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    1. Indeed, if you look at the levels of added sugar in most cereals now, they should really be calling it sugar with added cereal.

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    2. Or maybe sea life will cling to it. Maybe it will grow larger with adhered obese barnacles.

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  6. This would be a fifteen-ton blergh of fat that was recently discovered

    That was actually a time traveler from 100 years in the future who came back to warn us about how all this would end up. He was the only person on 22nd-century Earth slim enough to fit in the time machine, but unfortunately he was too exhausted to deliver his message before the sewer workers disposed of him.

    As for the observed declining obesity rates among kids, that's because the fattest ones are now hidden away with their families in the Cheeto-survivalist RV caves, where the people who conduct surveys can't find them any more.

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    1. There you have it. I have nothing to add.

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  7. We made regular visits to the candy store and soda shop, but we walked or rode our bikes to get there and we played outside until mom rang the bell.

    We need to worry more about how to get the kids to play and exercise than what they eat. Move children, move!

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    1. Don't you mean "no child left outside?"

      Thank goodness my children grew up in Europe where they had to walk or bike to school, public transport was the norm. Oh, and I shouldn't forget the parental limits on both computers and TVs.

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    2. "No child left inside" is the motto for a group advocating kids run and jump and play and get a little bit acquainted with Nature, as though they were actually a part of it.

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  8. Some people seem to think I'm too thin, even though I'm exactly the average weight for my height, because plumpness has become the norm. Like you, when I was a kid most kids and most adults were thin and THAT was the norm. It's absurd that it's become almost impossible to discuss fatness for fear of causing offence to anybody who happens to be er, of ample proportions.

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    1. I've been anticipating being called out for bemoaning our fattitude.

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  9. By average weight I actually meant healthy weight....

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    1. I'll see your healthy weight and raise you ten pounds.

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  10. In agreement with joeh. Also, portion sizes have really increased, and our main courses have become full of sauces, pastry crusts, or frozen fries. When I was a child every supper was meat and 2 vegs; I'm pretty sure that was healthier.

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    1. Our portion sizes were MUCH smaller in my house. But we had almost unlimited access to homemade cookies. Now I hardly ever have cookies but you wouldn't believe how much food I put down the piehole.

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  11. Photos of men and women of my parents' generation, depression children, show normally slender people. This is family photos through the forties and fifties. We raised our children about the same--bicycles, don't come in until the street lights are on. But the generation who are my grandchildren, raised by my children...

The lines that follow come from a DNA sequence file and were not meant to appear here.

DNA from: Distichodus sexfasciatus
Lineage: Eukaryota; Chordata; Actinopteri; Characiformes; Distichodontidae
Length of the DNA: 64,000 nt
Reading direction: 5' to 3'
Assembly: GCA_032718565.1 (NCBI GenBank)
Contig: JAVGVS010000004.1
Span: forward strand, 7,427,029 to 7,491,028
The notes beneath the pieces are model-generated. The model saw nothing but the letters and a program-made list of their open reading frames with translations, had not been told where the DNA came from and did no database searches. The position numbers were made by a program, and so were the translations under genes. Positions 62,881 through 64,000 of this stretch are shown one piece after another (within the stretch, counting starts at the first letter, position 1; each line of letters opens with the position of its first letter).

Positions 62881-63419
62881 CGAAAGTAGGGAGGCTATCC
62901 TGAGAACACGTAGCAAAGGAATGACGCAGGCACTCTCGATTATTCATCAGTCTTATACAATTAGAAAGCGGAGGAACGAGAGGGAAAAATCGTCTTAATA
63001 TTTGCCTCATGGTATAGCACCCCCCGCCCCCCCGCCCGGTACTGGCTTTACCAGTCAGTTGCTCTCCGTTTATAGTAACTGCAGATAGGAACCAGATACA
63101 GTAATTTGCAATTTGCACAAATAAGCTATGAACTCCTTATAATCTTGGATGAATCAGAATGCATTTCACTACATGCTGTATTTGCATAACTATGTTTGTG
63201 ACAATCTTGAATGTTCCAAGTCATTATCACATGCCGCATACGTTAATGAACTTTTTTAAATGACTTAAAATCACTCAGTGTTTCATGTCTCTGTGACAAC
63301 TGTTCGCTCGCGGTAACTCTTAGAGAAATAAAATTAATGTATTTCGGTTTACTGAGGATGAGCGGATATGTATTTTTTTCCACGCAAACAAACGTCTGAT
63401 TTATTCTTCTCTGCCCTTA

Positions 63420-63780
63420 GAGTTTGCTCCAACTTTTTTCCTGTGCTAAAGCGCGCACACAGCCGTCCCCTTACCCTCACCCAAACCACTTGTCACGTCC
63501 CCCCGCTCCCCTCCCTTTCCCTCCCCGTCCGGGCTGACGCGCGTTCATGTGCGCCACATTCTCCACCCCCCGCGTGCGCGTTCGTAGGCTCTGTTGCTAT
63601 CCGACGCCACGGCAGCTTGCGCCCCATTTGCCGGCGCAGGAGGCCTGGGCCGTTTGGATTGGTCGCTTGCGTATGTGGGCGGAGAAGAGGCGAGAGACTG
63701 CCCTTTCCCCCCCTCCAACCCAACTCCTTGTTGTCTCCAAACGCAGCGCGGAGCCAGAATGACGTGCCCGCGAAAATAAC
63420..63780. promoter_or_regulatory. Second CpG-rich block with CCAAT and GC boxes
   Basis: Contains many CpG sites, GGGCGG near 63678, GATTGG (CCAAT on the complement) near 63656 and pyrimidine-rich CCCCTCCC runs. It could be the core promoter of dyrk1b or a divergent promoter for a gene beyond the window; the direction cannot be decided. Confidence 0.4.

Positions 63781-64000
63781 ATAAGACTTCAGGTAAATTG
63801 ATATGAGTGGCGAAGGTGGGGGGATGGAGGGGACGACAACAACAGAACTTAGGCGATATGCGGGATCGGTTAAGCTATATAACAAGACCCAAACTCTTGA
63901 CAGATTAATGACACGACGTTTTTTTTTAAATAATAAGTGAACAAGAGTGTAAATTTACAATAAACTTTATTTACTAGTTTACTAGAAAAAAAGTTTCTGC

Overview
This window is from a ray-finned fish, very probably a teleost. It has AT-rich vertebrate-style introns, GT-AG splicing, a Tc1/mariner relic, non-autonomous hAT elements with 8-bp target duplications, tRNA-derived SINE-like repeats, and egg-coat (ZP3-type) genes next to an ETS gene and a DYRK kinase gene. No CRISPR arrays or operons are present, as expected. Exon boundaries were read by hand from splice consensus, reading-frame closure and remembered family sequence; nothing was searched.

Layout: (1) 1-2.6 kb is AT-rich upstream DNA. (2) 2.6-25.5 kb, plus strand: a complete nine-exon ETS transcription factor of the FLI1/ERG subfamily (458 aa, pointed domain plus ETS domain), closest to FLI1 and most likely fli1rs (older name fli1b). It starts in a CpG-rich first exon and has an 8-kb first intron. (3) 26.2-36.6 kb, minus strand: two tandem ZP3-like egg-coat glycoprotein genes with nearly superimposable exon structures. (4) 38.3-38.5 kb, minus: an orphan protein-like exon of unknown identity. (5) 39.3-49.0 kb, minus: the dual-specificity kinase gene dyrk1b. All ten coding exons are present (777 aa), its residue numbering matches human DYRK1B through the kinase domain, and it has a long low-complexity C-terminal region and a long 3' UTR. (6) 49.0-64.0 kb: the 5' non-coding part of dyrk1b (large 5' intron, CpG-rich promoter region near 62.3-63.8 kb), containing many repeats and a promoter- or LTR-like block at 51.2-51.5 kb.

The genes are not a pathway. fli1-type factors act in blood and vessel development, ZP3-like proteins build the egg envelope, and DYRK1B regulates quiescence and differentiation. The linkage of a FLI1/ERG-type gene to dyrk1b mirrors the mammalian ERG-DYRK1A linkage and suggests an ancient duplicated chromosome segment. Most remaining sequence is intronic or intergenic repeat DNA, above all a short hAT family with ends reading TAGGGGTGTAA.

I don't know. I was in the midst of a socio-economic discussion of the source, but since the cure only is us, there is nothing to say except it will be done or the world sink.

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    1. A sinking landmass and a rising ocean--the double whammy!

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  12. Inactivity and fake food. How could kids grow to be anything but unhealthy?

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    1. I'm with you Hilary. Not only do kids (and adults) eat crap, kids no longer run "around the neighborhood energetically annoying people."

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    2. We were real good at that, too. My ball had a magnetic attraction to Old Mr. Balderson's back garden.

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  13. Murr, you're right that there were only a few fat kids in each classroom way back when. But the change is even worse than that, because what we consider "fat" has changed, too. I grew up in the 1960s and clearly remember Kathy and Ernie as the fat kids in my class. I recently saw a class photo from 7th grade, and neither of them looks fat by today's standards. Although they were chunkier than the other kids and we all thought they were fat, they'd barely be considered pudgy today.

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    1. I did the same thing. Tommy Gahagan was just a little on the thick side. The rest of us had to watch we didn't slip down the bathtub drain.

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    2. And on the flip side of that, you look at pictures of women up until about 1980 and they all look fat compared to what the media portrays now. And they were normal sized!

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    3. I'm just going to go right ahead and claim that "normal sized" is whatever size I happen to be at the moment.

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  14. We used to eat real food that performed healthy functions in our bodies. Today's children get very little real food, only as Michael Pollan calls it, Food Like Substances...These chemistry foods still perform, but in negative ways..Real food is still out there as we all know, but its considered inconvenient..And yes, Damn Nixon.